Opens: which are open, which are openings, when is an Open open abuse?

There has been more talk about opens again, brought about I suspect by a convergence of the season of the 'big ones', a couple of other big names apparently following suit, a seeming plethora of new ones popping up, and a growing body of suspicion that some are using opens simply as a means of generating income. It came to a head for me when an article on ArtLyst stated "Whitechapel Open Barometer For The Best Emerging Artistic Tends" (sic). How can this be if it is A) Geographically restricted, and B) charges an entry fee? Is it possible that such an event can really be perceived as an indicator? For the record, on its website the Whitechapel describes the exhibition as showcasing 'the most dynamic work being made in London in 2012'.

I don't doubt for a second that the work in the show is of a truly high standard, but I'm bothered that somewhere like the Whitechapel - which gets 1/3 of its funding from the government through ACE - should put on a non-inclusive open. Frankly, as a practicing artist trying to make his way in the world, that upsets me.

I want to state clearly that by and large I don't have a problem with the principle of Open submissions. I don't enter many, I have had a good deal of success with those I have entered, and I look upon an entry fee as a worthwhile investment. It is typically the same as a (albeit hefty) round of drinks, or the price of a couple of decent sketch pads. I'm not intimidated by the odds, because if I didn't have the conviction in my work I would be wrong to enter in the first place.

I also don't think there is anything wrong with failing to be selected. Sometimes it is hard not to take it personally, but there are all kinds of reasons why your work may not be picked: there is certainly an element of luck, but there is also the simple fact that the judges just may not be into your particular type of work. Keith Coventry tried time after time to get through stage 2 of John Moores, finally not only getting through - but winning the first prize. Another year, different judges, he may not even have been selected for stage two.

There are different categories of open, as I see it: those where professional recognition is on offer, such as John Moores, MRA's Salon, and the Marmite prize. Amongst the other good guys are the artist led opens, such as Standpoint (for their residency open), WW Gallery, CoExist and Motorcade/Flashparade to name a few. Zeitgeist Art Projects is also about to launch their own open, and from what I have seen of ZAP first hand it will easily be a good one.

Then there are legitimate opens, sometimes run by galleries, run with genuine intentions and where the entry fees go back into artist support and towards covering directly-related costs. Some of these may not get you world-wide exposure, but you may get a decent addition to your CV.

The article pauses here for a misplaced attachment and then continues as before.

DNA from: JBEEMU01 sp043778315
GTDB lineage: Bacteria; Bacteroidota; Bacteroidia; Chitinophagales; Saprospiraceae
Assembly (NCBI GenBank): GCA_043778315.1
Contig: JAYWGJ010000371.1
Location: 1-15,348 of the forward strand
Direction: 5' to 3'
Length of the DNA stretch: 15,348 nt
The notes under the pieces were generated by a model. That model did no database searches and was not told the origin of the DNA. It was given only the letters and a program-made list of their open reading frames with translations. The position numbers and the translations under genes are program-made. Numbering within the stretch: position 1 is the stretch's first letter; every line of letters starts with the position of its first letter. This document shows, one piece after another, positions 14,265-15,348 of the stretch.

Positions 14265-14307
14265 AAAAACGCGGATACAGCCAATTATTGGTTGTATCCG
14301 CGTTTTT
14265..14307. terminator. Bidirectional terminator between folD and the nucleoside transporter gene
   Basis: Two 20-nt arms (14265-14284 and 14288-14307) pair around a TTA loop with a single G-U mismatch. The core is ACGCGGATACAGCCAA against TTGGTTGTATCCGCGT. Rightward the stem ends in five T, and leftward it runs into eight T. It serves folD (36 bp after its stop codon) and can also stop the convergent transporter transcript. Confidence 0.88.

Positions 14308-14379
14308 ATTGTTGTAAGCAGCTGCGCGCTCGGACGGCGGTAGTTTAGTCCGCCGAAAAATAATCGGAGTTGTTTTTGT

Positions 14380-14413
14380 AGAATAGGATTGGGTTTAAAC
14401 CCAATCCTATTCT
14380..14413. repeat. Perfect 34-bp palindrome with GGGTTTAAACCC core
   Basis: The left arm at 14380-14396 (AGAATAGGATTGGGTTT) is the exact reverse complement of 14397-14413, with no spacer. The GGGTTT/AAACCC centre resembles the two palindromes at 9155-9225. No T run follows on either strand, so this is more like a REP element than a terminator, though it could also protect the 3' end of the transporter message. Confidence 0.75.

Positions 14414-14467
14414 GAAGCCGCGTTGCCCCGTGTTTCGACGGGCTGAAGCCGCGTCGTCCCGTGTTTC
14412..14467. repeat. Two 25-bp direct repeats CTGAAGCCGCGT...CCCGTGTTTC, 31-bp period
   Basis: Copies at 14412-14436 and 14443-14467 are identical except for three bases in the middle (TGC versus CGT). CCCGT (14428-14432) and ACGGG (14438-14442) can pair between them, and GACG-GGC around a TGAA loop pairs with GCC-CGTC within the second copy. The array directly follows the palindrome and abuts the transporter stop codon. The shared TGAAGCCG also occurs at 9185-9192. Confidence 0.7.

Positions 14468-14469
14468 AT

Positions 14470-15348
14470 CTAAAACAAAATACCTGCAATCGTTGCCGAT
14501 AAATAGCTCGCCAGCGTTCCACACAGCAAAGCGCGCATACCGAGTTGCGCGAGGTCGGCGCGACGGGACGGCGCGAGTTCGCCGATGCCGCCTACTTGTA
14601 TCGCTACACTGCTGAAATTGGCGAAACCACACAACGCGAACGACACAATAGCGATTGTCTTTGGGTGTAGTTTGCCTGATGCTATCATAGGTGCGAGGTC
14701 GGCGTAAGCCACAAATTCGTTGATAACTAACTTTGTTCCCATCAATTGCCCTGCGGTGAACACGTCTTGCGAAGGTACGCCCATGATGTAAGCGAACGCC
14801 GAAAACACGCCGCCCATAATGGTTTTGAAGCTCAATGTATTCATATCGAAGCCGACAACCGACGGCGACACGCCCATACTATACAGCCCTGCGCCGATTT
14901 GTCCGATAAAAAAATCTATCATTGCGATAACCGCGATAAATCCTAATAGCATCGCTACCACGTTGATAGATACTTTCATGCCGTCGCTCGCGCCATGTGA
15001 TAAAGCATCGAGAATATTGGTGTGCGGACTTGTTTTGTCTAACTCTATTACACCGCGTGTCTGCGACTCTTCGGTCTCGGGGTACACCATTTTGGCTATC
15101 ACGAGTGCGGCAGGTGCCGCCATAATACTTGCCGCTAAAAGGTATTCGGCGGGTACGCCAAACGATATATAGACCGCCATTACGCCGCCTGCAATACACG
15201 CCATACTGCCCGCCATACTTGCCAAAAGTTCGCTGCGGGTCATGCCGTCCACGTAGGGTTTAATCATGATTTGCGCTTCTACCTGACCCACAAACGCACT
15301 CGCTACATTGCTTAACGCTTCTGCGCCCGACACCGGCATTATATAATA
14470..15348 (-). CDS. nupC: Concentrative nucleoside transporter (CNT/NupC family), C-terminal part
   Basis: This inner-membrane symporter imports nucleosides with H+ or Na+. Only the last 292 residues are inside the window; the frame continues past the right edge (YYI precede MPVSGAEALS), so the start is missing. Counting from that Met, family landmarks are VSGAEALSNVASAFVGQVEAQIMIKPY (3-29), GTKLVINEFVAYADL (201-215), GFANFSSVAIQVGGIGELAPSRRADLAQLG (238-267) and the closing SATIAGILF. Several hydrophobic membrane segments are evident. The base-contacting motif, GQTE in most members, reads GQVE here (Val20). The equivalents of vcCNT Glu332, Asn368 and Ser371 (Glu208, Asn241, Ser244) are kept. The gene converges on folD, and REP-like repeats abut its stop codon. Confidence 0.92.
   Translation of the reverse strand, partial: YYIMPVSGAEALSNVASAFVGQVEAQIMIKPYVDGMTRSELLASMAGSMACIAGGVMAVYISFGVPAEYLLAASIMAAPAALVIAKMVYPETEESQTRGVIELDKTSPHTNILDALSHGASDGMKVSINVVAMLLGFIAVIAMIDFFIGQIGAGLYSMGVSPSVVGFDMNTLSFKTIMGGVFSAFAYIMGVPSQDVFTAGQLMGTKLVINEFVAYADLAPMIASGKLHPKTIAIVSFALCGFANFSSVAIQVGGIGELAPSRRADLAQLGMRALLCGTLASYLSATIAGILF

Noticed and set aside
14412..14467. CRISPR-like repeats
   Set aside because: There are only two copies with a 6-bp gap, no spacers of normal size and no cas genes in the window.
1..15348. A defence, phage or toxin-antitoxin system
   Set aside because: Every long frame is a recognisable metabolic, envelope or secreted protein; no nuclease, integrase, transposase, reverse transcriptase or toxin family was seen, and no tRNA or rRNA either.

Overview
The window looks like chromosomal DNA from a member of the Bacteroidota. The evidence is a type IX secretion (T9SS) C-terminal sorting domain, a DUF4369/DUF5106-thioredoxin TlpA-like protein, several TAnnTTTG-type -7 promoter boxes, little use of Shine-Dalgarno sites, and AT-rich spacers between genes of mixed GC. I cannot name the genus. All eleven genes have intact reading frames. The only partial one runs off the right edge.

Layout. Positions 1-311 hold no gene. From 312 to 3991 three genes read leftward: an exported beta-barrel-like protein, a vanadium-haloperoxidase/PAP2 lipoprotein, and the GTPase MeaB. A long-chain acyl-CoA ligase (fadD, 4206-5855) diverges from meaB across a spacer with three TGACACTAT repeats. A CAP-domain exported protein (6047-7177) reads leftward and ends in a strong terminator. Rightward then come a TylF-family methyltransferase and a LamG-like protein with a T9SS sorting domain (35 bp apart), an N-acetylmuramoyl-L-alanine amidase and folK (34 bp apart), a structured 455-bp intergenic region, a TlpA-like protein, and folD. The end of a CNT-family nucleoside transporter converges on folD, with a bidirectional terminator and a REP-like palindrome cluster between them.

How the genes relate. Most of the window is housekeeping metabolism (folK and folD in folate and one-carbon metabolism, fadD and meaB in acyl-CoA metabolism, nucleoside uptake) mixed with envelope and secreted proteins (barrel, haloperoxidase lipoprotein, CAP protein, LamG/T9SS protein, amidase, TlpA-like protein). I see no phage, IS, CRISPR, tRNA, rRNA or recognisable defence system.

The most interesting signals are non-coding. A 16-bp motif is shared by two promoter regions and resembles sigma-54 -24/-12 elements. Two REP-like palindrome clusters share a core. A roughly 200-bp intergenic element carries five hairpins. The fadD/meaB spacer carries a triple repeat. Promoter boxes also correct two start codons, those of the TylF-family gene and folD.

There are the other biggies, often described as 'prestigious'. This is a fuzzy area in my view, and I can't ignore my feeling that there are those that seem less about the art than about art-competitions-as-business. Call me a cynic if you like. Actually, I insist.

Then there are those that seem to have done the math and think "This is a great way to get a few quid", put on a show for a week, and bingo! the rent is covered for a few months. I get regular invitations in my email, particularly from America, and it stinks.

I'm not overlooking the fact that putting on an exhibition is expensive, and it is perfectly reasonable to want to cover those costs. Just don't do it to subsidise the rest of your business. I have been in two open submissions where there was no submission fee at all, but selected artists were asked for a small - and I do mean small - contribution to expenses. That shows commitment to the project. Speaking of which, WW Gallery's Patio Projects - no submission fee, make your proposal, and if you are accepted you get a sum for expenses. That's standing up for what you believe in.

What do I look for in an open? 1. It should be genuinely open, for starters. 2. There should be a good selection of credible independent judges. In the case of a gallery open, if it has chosen its judges wisely it should have no need to sit on the judging panel. 3. A good exhibition will be properly supported, well curated, and have decent PR and publicity. 4. By all means an entry fee, but while I don't want to read a set of accounts, transparency about where the money goes.

I know a number of people have been critical of the Jerwood's decision to charge artists more for regional collection. I'm ambivalent about this. After all, it would certainly cost me a lot more to take my work to Wimbledon and it's not Jerwood's fault that I live outside London. I would be more concerned about my unwrapped work hurtling up the A3 in the back of a van (I haven't entered the JDP for a few years simply because the handling doesn't suit my 3D work).

Finally, back to the London Open again. In response to a conversation on FB balking at the size of the entry fee, someone who should know better suggested "I'm sure if you speak to them they would waive the fee to deserving artists that are genuinely in need." How many shades of truly misinformed is that?

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